When the five-minute walk to class feels like a trek up Mt. Everest, and it becomes commonplace not to feel your fingers or toes as you head outside, you know it’s that wonderful time of the year: It’s winterwear accessories shopping time!

It all started for me when a friend and I braved the frosty winds in search of Christmas presents for our respective boyfriends. As we breathlessly stumbled into Middle Earth, we were greeted by the familiar smell of incense, a wide assortment of gag gifts and a nice selection of animal winterwear. As a joke, I jammed a knitted leonine toque hat atop my head. The striped ears waggled up and down.

“It looks cute!” my friend assured me through her giggles. “You’d never wear it, though.”

Remember that part in “Harry Potter” when Luna Lovegood dons a colossal lion’s head in support of Gryffindor in the big Quidditch final against Slytherin? It has huge whiskers and eyes that bug out and like a gazillion brown and yellow streamers coming out from behind it. Yeah, the hat looked kind of like that, except it had a tail in the back, too.

Though neither of us was able to find a suitable present that afternoon, I walked out of the store with a newfound resolve. I would be the owner of that hat.

“I’m buying it,” I told my friend. “I’m telling you, I’m buying it.”

Purchasing a winter hat shouldn’t be such a big deal, but I am known to be obsessively picky with little things like accessories. I’ll plunk down $25, $30 for a new dress, no problem, but tell me to buy a scarf and I’ll spend hours and hours picking through the best and worst of Ann Arbor’s couture, preening at my dissatisfied reflection in the mirror. My criteria for winterwear, in particular, are enormously stringent.

Things I try to avoid at all costs: Ugg boots, or any sub-par imitation of them (I’m sure they’re warm, but wearing them over leggings kind of nullifies the purpose, doesn’t it?), The North Face because it’s out of my budget, long johns and big woolly scarves that look comfortable but when you take them off decide to fry your hair all over the place.

I’m also over pretty things that secretly make you freeze because I’ve already caught two colds since October, and we’re not even halfway through winter yet. Thanks, Forever 21, for repeatedly damaging my immune system while depleting my bank account with your stupid “return for store credit only” policy. I’m really fond of those beret-type hats that “Gossip Girl” has popularized, but I’ve always wondered what part of your head they actually protect – the back of your scalp? A few strands of your hair? In a state where the windchill impedes you from walking in a straight line, I’d say form wins over fashion, any time.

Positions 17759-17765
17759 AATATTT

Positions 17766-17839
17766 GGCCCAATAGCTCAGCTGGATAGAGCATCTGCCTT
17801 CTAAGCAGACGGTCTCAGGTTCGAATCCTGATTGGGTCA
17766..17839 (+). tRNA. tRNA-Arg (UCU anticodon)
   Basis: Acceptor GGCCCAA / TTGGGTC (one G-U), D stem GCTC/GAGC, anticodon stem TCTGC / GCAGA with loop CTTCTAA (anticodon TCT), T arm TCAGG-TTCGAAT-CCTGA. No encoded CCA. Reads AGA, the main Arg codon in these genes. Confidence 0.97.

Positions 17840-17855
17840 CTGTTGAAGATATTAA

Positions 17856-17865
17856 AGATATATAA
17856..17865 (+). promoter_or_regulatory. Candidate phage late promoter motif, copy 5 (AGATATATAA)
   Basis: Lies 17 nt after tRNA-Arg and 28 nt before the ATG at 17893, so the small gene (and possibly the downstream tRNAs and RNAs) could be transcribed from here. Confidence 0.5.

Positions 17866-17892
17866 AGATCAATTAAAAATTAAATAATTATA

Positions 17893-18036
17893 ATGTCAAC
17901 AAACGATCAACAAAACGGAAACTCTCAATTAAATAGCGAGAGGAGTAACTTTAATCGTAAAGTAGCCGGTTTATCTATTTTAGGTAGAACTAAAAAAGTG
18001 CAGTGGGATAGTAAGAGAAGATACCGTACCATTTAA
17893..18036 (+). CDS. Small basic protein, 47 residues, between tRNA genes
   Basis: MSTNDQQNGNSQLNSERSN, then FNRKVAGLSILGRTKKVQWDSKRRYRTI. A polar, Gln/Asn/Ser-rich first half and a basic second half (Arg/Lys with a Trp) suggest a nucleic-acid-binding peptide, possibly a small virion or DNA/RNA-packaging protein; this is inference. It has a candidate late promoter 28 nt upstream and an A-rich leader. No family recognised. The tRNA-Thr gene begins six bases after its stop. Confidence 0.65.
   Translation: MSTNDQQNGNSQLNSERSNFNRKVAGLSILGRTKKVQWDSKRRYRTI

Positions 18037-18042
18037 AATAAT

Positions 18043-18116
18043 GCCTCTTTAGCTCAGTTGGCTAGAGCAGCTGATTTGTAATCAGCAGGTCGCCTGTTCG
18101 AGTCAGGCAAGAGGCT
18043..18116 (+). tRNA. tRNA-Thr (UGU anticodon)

Not that it means that I condone waddling around in huge swaths of cloth. I’ve found that if I’m not completely comfortable with what I’m wearing, I won’t wear it, no matter how many colds I catch or classes I miss.

I had made a connection with the lion hat. From the second I laid eyes on my reflection, I fell in love. So what was stopping me? I guess maybe wearing an animal face on my head was too far out, too bag lady. I’m a conservative person. The greatest fashion risk I have ever taken was wearing a skirt in winter. It was cold.

Sometimes college feels like a constant battle between standing out, but not standing out too much. In a school of approximately 40,000 people, it’s easy to get lost in the shuffle — even more so during winter, when every bit of skin is carefully shielded by down feathers, leather or wool.

I love to shop. But recently everything I’ve been buying has started to look the same. If you look into my closet, you’ll find hordes of cardigans, graphic t-shirts, flowered dresses and not much else. I wanted a change. I wanted to be different.

So here was a perfect opportunity to self-express. OK, sure, maybe wearing a huge lion’s head wasn’t going to get me invited to any fashion shows, but isn’t the purpose of capitalism to wear what you like? That if the demand for something exists, some producer will cater to your needs?

The next day, I charged down South University like a soldier, sprinted back into Middle Earth and flung $20 on the counter like the wild woman I was. I was now the proud owner of an alpaca wool lion hat, as the tag so cheerfully proclaimed. My ears newly warmed, I exited the store with my head up, feeling like a lion king. On the walk back to my dorm, a few people casually glanced over at me, but otherwise my so-called “big” gesture was ignored.

But I was ready to take on winter, a champion of the individual and all things downtrodden and neglected. Never mind that nobody noticed my awesome hat. Now to finding some matching gloves.

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